John William Godward
Godward was a Victorian Neo-classicist, and therefore a follower in theory of Frederic Leighton. However, he is more closely allied stylistically to Sir Lawrence Alma-Tadema, with whom he shared a penchant for the rendering of Classical architecture, in particular, static landscape features constructed from marble.
The vast majority of Godward's extant images feature women in Classical dress, posed against these landscape features, though there are some semi-nude and fully nude figures included in his oeuvre (a notable example being In The Tepidarium (1913), a title shared with a controversial Alma-Tadema painting of the same subject that resides in the Lady Lever Art Gallery). The titles reflect Godward's source of inspiration: Classical civilisation, most notably that of Ancient Rome (again a subject binding Godward closely to Alma-Tadema artistically), though Ancient Greece sometimes features, thus providing artistic ties, albeit of a more limited extent, with Leighton.
Given that Classical scholarship was more widespread among the potential audience for his paintings during his lifetime than in the present day, meticulous research of detail was important in order to attain a standing as an artist in this genre. Alma-Tadema was, as well as a painter, an archaeologist who attended historical sites and collected artefacts that were later used in his paintings: Godward, too, studied such details as architecture and dress, in order to ensure that his works bore the stamp of authenticity. In addition, Godward painstakingly and meticulously rendered those other important features in his paintings, animal skins (the paintings Noon Day Rest (1910) and A Cool Retreat (1910) contain superb examples of such rendition) and wild flowers (Nerissa (1906), illustrated above, and Summer Flowers (1903) are again excellent examples of this).
The appearance of beautiful women in studied poses in so many of Godward's canvases causes many newcomers to his works to categorise him mistakenly as being Pre-Raphaelite, particularly as his palette is often a vibrantly colourful one. However, the choice of subject matter (ancient civilisation versus, for example, Arthurian legend) is more properly that of the Victorian Neoclassicist: however, it is appropriate to comment that in common with numerous painters contemporary with him, Godward was a 'High Victorian Dreamer', producing beautiful images of a world which, it must be said, was idealised and romanticised, and which in the case of both Godward and Alma-Tadema came to be criticised as a world-view of 'Victorians in togas'. Related Paintings of John William Godward :. | A Grecian Lovely | La Pensierosa | Noonday Rest | Summer Flowers | Chloris A Summer Rose |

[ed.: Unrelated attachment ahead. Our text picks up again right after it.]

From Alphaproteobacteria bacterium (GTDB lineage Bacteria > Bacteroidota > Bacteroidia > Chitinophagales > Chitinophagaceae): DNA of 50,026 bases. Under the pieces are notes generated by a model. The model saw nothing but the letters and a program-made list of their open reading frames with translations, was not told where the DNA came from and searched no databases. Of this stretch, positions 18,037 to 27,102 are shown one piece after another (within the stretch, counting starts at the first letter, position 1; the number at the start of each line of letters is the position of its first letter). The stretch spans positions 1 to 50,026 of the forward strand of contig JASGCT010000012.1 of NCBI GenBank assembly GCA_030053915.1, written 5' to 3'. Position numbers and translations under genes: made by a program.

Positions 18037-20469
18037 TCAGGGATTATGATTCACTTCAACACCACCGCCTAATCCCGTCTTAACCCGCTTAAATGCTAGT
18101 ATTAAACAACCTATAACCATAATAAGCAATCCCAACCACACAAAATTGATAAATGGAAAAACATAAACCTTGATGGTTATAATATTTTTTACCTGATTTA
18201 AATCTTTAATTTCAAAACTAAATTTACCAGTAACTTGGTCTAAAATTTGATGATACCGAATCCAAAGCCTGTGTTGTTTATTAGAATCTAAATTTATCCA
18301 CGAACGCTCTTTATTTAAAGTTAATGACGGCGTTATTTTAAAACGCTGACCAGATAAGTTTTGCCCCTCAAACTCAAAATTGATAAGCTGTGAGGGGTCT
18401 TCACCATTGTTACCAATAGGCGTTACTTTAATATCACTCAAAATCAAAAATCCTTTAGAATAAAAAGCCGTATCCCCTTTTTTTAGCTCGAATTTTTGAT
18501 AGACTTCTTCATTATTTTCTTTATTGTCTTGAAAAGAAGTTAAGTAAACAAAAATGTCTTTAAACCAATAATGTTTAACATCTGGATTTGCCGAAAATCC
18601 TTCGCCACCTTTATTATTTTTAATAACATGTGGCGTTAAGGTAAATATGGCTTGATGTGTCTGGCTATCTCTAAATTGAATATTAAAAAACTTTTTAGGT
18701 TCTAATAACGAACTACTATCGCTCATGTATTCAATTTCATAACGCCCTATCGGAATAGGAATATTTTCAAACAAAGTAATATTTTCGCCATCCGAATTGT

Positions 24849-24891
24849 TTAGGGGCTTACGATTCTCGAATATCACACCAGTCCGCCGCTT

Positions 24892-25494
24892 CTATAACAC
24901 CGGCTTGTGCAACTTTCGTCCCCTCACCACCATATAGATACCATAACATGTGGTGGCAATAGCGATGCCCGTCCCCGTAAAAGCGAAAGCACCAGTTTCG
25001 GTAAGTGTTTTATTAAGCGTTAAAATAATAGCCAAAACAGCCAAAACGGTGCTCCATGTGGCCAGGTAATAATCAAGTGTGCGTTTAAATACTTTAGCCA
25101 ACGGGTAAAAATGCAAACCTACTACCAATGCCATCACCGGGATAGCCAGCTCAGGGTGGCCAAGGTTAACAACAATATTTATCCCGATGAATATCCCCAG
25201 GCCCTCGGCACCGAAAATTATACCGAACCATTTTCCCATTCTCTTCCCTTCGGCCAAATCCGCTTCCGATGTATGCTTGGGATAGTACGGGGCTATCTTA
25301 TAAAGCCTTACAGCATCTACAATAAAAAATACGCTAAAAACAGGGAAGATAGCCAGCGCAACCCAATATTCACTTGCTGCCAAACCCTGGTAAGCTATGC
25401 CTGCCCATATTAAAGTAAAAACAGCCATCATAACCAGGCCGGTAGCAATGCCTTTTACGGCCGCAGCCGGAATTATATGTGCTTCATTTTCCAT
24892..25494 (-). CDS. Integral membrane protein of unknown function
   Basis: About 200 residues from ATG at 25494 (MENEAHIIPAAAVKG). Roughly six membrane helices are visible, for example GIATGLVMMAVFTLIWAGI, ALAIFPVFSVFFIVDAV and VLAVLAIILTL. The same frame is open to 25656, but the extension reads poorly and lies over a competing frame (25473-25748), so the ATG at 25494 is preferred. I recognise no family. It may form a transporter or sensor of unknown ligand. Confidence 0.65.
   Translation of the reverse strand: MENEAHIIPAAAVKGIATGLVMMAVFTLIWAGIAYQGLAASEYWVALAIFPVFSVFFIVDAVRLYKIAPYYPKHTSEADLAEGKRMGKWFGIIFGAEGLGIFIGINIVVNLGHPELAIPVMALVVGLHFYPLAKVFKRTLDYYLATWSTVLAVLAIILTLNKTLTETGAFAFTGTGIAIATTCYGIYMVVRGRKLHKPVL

Related Artists:Willem Pieterszoon Buytewech
(1591/1592, Rotterdam - September 23, 1624, Rotterdam) was a Dutch painter, draughtsman and etcher of the Golden Age. He is often considered the "inventor" of Dutch genre painting. For his preference of irony, his contemporaries named him Gheestige Willem (Jolly or spiritual William).
Buytewech was the son of Pieter Jacobsz, a cobbler and candlemaker. He learned his trade in Haarlem, where he became a member of the artists' guild (Haarlem Guild of St. Luke) in 1612, together with Hercules Segers and Esaias van de Velde. Frans Hals, who was a member of this guild since 1610, had much influence on Buytenwech's work, as shown by the many drawings that the latter made after Hals's paintings. After his marriage on November 10, 1613 with Aeltje van Amerongen, of a patrician family, he returned to Rotterdam. There Hendrik Martenszoon Sorgh was one of his pupils.
Buytewech was primarily a graphic artist, mostly of landscapes and genre pieces, but occasionally also of biblical and allegorical themes. Of his paintings only eight have survived to this date, all genre pieces, most depicting merry companies.
Willem Buytewech's Merry CompanyHe died at the age of only 32 or 33 of unrecorded causes. His son Willem Willemsz Buytewech (1625-1670), born after his death, would become a painter as well.Jules Aviat
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